The Associated Press reports a two-year-old initiative by Blue Cross Blue Shield of Michigan that provides patient-centered preventative care based on a “medical home” treatment model is proving to be a good investment, producing savings double the $35 million invested by the insurer in 2010.
The initiative involving 2 million lives embodies a conceptual rethinking of the current “sick care” medical treatment model in which multiple fee-for-service providers treat symptoms and co-morbidities of chronic conditions. Instead of these patients merely counseled to make lifestyle changes, a multi-disciplinary team coordinated by a primary care physician develops a comprehensive care and prevention program. Patients are provided a large degree of ongoing guidance and coaching to help them permanently adopt healthier lifestyles and reduce high cost medical care utilization.
The Patient Protection and Affordable Care Act (PPACA) requires the U.S. Department of Health and Human Services (HHS) to develop reporting requirements for health insurers by March 23, 2012 on how patient health outcomes are improved through the use of medical homes as well as more effective case management, care coordination, and chronic disease management. Last month, HHS launched a 3-year pilot program to test the use of the medical homes for high cost Medicare and Medicaid patients as authorized by the PPACA.
Section 3502 of the PPACA also provides for grants to states, state-designated entities and Native American Tribes to establish community-based interdisciplinary teams to support primary practice-based medical homes.
A critical success factor for the medical home model is boosting the supply of primary care and family physicians. The current fee-for-service model has created strong financial incentive for physicians to instead pursue lucrative specialty practices. That means over the long run, moving toward a more preventative, health maintenance-based medical treatment model will require changing the underlying economics of medicine as it’s currently practiced in the United States.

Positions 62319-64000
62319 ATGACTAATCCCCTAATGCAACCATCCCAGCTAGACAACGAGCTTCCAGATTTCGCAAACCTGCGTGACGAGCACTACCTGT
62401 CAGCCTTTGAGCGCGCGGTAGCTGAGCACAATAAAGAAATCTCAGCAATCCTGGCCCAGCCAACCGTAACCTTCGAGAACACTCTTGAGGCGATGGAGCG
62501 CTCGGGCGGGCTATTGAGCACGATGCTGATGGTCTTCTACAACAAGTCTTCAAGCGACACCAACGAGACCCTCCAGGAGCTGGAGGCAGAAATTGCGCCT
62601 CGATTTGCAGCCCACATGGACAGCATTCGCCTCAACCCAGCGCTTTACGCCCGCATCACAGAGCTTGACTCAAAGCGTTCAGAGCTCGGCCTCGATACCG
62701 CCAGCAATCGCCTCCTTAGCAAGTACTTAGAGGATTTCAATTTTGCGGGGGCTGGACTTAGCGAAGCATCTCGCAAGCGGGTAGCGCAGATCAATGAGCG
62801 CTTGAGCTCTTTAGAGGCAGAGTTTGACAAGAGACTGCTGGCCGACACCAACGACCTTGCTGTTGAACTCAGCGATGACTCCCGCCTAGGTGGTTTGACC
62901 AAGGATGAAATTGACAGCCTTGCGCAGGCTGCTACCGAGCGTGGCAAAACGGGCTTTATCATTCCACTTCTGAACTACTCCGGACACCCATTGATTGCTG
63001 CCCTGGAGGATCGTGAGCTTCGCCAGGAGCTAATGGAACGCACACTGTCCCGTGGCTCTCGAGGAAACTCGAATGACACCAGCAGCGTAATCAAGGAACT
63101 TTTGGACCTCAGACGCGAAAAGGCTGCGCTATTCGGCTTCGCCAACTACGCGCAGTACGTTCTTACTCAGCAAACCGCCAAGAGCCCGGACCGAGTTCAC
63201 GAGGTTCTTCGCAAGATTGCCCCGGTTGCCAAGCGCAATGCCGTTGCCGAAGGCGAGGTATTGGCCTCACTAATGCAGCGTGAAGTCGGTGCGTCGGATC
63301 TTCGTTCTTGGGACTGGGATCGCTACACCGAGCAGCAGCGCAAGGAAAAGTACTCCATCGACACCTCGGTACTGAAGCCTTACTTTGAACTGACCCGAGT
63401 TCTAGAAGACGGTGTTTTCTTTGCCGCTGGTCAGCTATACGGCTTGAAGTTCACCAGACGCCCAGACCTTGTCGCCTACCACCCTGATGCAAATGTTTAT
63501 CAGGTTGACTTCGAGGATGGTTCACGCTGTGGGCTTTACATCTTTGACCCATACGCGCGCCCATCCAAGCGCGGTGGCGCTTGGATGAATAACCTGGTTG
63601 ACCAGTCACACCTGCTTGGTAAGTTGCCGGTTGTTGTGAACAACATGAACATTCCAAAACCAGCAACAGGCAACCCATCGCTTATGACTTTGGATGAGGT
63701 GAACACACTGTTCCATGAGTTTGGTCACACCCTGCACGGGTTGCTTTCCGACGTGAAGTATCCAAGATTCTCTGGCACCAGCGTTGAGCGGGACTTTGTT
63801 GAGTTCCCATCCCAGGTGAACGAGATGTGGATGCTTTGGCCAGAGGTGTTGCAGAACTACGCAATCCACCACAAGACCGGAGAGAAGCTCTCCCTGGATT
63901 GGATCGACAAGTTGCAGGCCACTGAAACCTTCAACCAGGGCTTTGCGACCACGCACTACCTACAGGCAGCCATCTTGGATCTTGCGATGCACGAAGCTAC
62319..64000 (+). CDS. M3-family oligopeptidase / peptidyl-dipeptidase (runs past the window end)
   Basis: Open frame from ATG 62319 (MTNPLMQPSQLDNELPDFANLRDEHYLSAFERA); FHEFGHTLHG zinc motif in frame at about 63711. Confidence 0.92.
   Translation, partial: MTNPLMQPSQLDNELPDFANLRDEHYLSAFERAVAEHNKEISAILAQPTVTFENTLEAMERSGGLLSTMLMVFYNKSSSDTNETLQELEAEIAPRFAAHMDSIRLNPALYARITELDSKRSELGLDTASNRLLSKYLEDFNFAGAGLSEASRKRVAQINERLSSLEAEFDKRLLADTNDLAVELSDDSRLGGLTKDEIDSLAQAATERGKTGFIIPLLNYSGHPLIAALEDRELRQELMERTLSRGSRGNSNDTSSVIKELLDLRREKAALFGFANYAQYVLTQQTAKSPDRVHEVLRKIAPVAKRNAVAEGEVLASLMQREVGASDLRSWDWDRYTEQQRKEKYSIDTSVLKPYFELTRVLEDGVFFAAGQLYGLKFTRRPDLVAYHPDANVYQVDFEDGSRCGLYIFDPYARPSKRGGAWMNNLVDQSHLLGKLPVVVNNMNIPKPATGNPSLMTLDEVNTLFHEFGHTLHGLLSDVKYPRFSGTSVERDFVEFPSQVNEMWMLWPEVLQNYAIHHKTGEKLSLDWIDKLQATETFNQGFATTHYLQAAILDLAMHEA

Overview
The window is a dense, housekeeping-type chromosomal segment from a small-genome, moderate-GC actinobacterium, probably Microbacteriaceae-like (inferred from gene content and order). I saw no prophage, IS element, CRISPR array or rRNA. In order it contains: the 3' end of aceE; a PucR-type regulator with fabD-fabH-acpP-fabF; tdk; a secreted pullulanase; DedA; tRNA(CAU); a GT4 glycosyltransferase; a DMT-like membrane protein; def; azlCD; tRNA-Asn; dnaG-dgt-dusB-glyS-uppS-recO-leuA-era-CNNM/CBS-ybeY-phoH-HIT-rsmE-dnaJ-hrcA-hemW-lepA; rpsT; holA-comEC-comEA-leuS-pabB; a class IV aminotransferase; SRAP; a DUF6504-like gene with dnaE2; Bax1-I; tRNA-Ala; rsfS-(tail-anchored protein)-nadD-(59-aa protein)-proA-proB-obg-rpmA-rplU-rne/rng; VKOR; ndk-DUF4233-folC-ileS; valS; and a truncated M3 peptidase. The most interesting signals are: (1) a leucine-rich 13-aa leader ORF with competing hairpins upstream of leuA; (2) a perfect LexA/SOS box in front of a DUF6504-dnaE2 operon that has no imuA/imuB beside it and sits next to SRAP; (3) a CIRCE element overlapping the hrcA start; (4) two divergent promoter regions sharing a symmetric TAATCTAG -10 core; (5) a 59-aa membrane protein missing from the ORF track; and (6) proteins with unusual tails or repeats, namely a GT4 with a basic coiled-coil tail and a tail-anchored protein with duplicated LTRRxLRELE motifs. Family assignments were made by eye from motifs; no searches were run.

Kaiser Health News (KHN) reports on what could become a growing trend: Health insurers buying medical groups and forming physician management companies. “It’s the latest sign that the barrier between companies that provide health coverage and those that actually provide care to patients is crumbling,” writes KHN’s Christopher Weaver.
The key driver is payers’ desire to clamp down on rising medical costs that are passed on to consumers as higher insurance and managed care plan premiums. Those fast rising premiums are threatening the viability of payers’ individual and small group market segments by heightening the danger of adverse selection and insolvency.
The trend also fits nicely with a provision of the Patient Protection and Affordable Care Act allowing providers to form so-called Accountable Care Organizations (ACOs). Authorized to begin operating in January 2012 under the PPACA, ACOs are designed to incentivize doctors and hospitals to band together to improve value and outcomes for Medicare patients and sharing any reduced Medicare reimbursements with them. ACOs could also become a template for a new managed care model for privately insured patients as well.
Going forward, there could be tension between the degree of ownership and involvement of payers with physician practices, leading to regulatory and legal scrutiny relative to state laws that bar corporations from directly practicing medicine in order to protect the independent medical judgment of physicians from business management decisions.